Federally Funded Obria Prescribes Abstinence To Stop The Spread Of STDs

Inside Obria Medical Clinics, conviction — not condoms — is summoned to stop the spread of chlamydia.

The Christian medical chain, awarded $1.7 million in federal family planning funds for the first time this year, does not offer hormonal birth control or condoms; instead, its doctors and nurses teach patients when they’re likely to be fertile and counsel them in restraint.

Reproductive health care providers have bristled over Obria’s inclusion in a federal program, known as Title X, established to help poor women avoid unwanted pregnancies. But clinics receiving money also are expected to detect, treat and prevent sexually transmitted diseases and HIV, and Obria’s prohibition against condoms means its prevention efforts — whether for single millennials or aging married couples — rest on abstinence.

In its application for federal funding, Obria pledged to follow the Centers for Disease Control and Prevention guidelines and recognized medical standards for preventing STDs. Used correctly and consistently, condoms are highly effective at preventing transmission of STDs, according to the CDC, a finding echoed by the American College of Obstetricians and Gynecologists and other major medical associations.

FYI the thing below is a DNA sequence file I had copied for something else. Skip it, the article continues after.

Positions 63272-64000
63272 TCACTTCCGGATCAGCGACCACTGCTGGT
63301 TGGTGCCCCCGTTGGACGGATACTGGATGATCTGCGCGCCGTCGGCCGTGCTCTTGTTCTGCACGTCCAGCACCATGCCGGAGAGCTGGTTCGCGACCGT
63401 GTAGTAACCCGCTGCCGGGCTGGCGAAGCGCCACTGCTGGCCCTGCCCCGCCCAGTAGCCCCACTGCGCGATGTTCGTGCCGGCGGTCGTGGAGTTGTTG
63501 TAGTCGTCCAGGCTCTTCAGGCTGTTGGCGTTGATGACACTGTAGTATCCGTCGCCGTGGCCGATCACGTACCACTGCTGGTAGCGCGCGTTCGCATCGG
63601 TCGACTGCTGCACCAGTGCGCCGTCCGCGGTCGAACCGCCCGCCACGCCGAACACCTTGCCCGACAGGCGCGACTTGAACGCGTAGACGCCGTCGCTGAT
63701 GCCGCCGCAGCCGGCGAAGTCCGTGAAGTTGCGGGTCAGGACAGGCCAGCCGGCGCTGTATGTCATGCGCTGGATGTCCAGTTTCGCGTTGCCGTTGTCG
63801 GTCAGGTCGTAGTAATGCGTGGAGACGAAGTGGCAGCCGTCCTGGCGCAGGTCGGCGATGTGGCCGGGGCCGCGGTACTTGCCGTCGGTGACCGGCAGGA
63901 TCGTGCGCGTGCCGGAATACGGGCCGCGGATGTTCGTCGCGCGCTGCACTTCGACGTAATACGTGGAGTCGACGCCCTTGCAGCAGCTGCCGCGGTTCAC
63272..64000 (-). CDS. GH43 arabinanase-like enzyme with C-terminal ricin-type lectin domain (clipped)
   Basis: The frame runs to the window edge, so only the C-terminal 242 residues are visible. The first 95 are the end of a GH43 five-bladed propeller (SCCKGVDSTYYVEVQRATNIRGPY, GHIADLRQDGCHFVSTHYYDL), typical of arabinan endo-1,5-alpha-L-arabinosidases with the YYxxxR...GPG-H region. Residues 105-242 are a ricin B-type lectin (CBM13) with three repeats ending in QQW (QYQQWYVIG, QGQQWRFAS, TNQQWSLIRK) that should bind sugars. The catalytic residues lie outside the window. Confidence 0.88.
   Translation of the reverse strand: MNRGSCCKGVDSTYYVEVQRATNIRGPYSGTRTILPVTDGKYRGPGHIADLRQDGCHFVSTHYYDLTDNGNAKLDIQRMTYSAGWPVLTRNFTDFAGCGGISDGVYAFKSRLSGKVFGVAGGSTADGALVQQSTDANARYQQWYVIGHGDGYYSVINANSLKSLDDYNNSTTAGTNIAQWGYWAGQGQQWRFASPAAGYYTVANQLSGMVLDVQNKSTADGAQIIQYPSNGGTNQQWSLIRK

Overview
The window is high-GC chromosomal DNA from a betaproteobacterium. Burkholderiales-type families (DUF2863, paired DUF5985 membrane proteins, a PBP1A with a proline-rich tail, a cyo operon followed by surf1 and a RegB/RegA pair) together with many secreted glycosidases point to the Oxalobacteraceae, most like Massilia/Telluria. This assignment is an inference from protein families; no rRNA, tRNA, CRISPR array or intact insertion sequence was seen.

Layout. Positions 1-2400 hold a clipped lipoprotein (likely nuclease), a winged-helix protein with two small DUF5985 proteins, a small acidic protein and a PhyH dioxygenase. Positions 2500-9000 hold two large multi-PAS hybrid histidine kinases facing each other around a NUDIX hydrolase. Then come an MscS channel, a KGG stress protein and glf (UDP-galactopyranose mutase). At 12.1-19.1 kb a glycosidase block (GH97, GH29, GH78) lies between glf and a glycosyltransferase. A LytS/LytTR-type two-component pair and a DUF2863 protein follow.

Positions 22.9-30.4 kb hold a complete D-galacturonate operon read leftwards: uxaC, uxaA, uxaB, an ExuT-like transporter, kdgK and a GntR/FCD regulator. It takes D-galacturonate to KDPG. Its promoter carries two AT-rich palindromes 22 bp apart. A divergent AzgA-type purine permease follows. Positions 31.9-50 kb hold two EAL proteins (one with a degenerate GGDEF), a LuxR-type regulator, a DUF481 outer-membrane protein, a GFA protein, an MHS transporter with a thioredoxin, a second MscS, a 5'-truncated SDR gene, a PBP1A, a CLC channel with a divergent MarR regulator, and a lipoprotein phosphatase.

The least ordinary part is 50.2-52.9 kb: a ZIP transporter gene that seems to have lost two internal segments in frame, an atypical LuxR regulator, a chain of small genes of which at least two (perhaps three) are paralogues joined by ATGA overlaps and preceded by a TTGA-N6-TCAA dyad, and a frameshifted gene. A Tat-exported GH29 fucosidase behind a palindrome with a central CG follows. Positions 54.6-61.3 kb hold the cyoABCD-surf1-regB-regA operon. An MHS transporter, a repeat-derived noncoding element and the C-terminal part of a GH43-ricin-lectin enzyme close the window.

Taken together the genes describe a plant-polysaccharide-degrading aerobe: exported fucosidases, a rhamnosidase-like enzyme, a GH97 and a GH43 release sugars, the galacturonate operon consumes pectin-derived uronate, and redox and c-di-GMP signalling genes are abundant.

But Obria will not advocate or provide condoms. Instead, its staff will “emphasize that avoiding sex is the only 100-percent method to prevent pregnancy and STDs” and teach patients about “high-risk behaviors” and the “risks of using ‘safe-sex’ methods,” according to the group’s application.

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